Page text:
tte EWS-Fire needs to address two distinct issues: 1) to establish a methodology to use forecasted weather to provide predicted fire danger, and 2) it must also provide a means of interpreting the fire danger in practical and locally relevant fire management terms, ttese criteria imply that the FDRS used for the EWS-Fire must have fairly simple and reasonably predictable weather inputs over the forecasted range, and it must be possible to locally calibrate the fire danger indices, tte following steps are envisaged, with additional detail provided by de Groot et al (2006):
• Review and summarize literature and data on global fire activity to assess risk to global communities and areas of priority.
• Adapt a current risk monitoring system for global application, using the Canadian Forest Fire Weather Index System (FWI) in a prototype (Figure 20.2).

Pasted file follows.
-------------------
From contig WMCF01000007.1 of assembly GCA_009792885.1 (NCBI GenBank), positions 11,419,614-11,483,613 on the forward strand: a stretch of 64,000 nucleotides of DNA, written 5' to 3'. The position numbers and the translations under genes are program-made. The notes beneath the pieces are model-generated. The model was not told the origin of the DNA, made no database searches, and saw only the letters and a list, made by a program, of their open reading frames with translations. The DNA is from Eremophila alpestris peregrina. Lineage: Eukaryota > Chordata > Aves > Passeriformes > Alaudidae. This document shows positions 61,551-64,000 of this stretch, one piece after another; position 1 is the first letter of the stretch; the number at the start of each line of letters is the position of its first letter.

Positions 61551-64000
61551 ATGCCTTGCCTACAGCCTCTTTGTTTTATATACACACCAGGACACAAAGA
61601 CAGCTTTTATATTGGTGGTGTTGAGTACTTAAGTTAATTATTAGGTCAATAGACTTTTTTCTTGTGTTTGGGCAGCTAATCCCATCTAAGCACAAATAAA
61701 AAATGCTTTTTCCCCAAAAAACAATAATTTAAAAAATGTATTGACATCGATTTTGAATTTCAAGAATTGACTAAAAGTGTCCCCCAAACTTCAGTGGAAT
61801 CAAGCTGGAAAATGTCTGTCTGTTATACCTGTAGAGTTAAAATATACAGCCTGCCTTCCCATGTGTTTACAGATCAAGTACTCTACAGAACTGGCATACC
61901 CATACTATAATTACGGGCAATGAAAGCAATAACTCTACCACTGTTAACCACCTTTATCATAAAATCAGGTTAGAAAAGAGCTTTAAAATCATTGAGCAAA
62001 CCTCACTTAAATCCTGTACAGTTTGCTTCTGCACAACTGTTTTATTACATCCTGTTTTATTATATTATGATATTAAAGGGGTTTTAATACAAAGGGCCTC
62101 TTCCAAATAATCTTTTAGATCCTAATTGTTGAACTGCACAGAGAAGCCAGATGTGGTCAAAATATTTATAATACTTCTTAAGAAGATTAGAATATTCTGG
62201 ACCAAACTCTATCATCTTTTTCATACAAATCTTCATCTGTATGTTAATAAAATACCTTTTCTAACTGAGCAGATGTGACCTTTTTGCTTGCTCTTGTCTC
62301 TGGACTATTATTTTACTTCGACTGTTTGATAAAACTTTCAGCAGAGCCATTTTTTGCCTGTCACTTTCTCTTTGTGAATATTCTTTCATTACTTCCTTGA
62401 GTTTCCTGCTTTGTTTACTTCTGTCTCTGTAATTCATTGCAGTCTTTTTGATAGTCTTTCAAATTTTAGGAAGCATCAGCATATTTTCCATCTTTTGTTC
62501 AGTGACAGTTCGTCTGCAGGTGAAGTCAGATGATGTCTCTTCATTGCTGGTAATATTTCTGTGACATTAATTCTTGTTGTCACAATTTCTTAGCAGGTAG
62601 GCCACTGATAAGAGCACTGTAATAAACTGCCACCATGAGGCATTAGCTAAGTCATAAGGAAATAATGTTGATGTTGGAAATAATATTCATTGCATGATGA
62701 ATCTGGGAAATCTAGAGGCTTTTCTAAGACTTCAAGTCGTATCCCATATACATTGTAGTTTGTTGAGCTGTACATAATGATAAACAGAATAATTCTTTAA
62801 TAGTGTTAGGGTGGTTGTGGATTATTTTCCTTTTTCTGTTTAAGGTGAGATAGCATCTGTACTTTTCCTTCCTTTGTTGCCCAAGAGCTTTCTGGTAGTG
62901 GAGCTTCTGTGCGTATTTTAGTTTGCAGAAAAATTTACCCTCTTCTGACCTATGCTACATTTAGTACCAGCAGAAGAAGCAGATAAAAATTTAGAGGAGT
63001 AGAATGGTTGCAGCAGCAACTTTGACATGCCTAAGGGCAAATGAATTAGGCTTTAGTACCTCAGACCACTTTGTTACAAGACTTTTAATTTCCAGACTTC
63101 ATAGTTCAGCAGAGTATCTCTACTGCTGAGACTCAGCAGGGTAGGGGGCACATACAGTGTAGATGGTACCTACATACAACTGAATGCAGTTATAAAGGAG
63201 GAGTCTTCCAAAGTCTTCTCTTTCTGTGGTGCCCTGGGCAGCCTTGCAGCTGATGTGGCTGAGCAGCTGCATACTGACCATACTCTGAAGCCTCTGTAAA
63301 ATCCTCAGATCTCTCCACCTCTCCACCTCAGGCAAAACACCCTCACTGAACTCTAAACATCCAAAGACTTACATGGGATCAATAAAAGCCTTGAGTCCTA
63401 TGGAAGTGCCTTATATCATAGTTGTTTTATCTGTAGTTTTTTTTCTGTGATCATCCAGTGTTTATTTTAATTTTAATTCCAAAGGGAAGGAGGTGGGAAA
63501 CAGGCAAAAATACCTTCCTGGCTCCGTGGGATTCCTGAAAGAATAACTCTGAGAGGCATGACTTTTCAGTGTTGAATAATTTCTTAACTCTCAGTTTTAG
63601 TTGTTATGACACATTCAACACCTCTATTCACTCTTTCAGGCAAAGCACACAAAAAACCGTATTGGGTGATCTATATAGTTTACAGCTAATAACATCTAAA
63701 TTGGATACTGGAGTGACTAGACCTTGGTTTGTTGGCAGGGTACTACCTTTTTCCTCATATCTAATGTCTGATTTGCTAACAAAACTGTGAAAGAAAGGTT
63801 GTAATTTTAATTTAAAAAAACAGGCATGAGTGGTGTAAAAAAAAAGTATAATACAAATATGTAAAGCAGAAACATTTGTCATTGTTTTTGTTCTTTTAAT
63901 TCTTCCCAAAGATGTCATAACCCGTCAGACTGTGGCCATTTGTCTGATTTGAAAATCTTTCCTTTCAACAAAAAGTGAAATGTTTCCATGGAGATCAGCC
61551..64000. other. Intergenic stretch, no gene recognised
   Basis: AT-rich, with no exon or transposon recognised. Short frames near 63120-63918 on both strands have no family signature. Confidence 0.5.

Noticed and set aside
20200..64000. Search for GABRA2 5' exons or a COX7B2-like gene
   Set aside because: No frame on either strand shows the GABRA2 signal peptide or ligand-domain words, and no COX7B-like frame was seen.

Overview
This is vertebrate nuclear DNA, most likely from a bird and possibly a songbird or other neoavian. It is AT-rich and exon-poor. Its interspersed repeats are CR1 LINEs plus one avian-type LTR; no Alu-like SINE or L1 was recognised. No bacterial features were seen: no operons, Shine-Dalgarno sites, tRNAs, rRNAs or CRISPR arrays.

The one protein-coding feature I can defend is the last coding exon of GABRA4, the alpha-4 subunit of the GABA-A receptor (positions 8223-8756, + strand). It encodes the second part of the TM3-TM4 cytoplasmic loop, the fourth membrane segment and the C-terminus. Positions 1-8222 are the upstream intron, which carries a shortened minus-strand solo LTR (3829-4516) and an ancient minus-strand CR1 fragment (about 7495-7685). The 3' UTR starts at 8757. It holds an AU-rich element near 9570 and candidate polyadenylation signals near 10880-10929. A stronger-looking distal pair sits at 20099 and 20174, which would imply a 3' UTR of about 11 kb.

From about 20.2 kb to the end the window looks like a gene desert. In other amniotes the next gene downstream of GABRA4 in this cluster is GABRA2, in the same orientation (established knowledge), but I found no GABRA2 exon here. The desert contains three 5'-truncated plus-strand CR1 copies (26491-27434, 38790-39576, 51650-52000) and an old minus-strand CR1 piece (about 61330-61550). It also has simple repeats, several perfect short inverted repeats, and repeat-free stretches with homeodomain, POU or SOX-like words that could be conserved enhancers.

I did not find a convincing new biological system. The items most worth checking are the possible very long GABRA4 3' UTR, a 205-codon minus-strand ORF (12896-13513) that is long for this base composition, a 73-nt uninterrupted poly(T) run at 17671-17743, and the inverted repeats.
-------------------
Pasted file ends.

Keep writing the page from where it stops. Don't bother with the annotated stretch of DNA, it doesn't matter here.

• Develop protocols for utilizing state of the art (0-10 day) global weather forecasting models for fire danger prediction.
• With latest numerical weather prediction ensemble prediction techniques, adapt FWI System to operate in a forecasting mode providing probability of event characteristics.
• Utilize historical satellite detected hotspot and archived numerical analysis of FWI to provide: further calibration of the FWI system for early warning purposes; a fire status product (where current fire problems are and basis to assess severity of forecasted fire danger conditions); and historical records of fire danger and behaviour regionally and globally.
• Studies to assess form and utility of products with end users and their social and economic impacts.
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